Research Partner Organizations

The Carnivore Conservancy works closely with several academic, governmental and industry research organizations to ensure that our efforts have the greatest possible impact in the fight to prevent extinction of threatened carnivore species. Many of our partner organizations hold a seat on our research committee, which sets the direction and priorities for our overall research program.

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Deakin university

national geographic society

The Remote Imaging department at National Geographic is responsible for developing the Crittercam™, an innovative technology that allows video cameras to be attached to wild animals in order to capture footage from the animal's-eye view. Such footage allows researchers to observe behaviors that in many cases would never be discovered otherwise.

We began discussions with the Remote Imaging team in 2014 about the feasibility of using Crittercams on devils. They were able to develop a collar-mounted apparatus tailored to the devil's anatomy, and (together with research partner Zoos Victoria) we conducted successful pilot studies with captive and then wild devils in late 2015. (Read about the pilot here, and watch a short video about it here.) We conducted further Crittercam deployments on wild devils at three of our study sites in January and February of 2017, and expect to begin deploying Crittercams on devils on a regular basis in late 2017.

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national university of Singapore

The Evolutionary Biology Laboratory (EBL) at the National University of Singapore explores an extensive range of evolutionary and ecological questions in a wide range of species and systems using cutting-edge next-generation sequencing (NGS) technologies complemented by traditional methods. These range from dietary analyses using metagenomics, species discovery and community diversity estimation using metabarcoding, though to indirect species detection and identification using environmental (eDNA).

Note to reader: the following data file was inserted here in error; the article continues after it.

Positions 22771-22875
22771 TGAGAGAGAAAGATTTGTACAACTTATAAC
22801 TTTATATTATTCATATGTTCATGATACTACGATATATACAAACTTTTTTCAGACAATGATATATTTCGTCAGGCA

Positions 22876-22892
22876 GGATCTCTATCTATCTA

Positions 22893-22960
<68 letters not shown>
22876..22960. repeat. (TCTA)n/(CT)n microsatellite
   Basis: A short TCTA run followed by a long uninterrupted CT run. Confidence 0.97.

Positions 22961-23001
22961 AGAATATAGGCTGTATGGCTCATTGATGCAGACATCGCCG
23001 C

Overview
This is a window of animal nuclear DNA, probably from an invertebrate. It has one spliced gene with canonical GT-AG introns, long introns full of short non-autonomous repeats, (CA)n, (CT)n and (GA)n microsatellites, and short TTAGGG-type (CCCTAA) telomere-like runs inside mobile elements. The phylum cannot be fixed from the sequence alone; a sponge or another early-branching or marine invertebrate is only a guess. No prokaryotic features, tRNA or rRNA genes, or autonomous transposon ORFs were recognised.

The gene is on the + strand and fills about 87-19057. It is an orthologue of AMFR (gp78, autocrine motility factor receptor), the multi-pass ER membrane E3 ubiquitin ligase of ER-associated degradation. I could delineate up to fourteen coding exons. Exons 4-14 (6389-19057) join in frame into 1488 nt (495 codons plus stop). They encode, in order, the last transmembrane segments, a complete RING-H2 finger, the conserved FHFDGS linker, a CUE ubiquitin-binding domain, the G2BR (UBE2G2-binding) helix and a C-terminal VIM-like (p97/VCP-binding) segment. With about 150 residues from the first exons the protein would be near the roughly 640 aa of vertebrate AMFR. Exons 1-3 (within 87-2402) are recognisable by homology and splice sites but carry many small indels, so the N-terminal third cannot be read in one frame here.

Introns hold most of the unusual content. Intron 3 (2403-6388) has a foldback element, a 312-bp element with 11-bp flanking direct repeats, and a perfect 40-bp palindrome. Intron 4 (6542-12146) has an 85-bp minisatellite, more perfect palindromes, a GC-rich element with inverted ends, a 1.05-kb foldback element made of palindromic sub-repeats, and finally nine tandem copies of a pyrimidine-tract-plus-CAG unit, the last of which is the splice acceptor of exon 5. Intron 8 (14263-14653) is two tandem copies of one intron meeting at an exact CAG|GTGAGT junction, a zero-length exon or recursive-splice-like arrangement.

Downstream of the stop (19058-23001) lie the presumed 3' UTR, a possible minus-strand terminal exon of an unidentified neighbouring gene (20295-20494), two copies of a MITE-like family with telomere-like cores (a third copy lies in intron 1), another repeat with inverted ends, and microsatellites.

We collaborate with EBL parasitologist Mackenzie Kwak on research into the ecto- and endoparasites of the Tasmanian devil.

save the Tasmanian devil program

The Save the Tasmanian Devil Program (STDP) is the official governmental response to the threat to the devil's survival posed by Devil Facial Tumor Disease (DFTD). An initiative of the Australian and Tasmanian governments, the program is tasked with the conservation of the iconic endangered species.

We coordinate our fieldwork with STDP to maximize the coverage of the overall monitoring program, share demographic data on all the animals we capture, report suspected cases of DFTD and take tumor biopsies to confirm the disease, and develop research projects that complement STDP's work. Because of the location of our study sites, we have also been able support STDP by documenting the movement of the "disease front" into far northwestern Tasmania, the last disease-free area in the state. 

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Taronga zoo


University of cambridge

The Transmissible Cancer Group in the Department of Veterinary Medicine at Cambridge, led by Dr. Elizabeth Murchison, conducts ground-breaking research on the evolution and genetics of directly transmissible cancers such as Devil Facial Tumor Disease. Their research, which incorporates approaches from the fields of genetics, genomics and molecular biology, continues to expand our understanding of how DFTD arose and how it is evolving over time — crucial information for researchers working on DFTD treatment and vaccine option, as well as for cancer researchers more generally.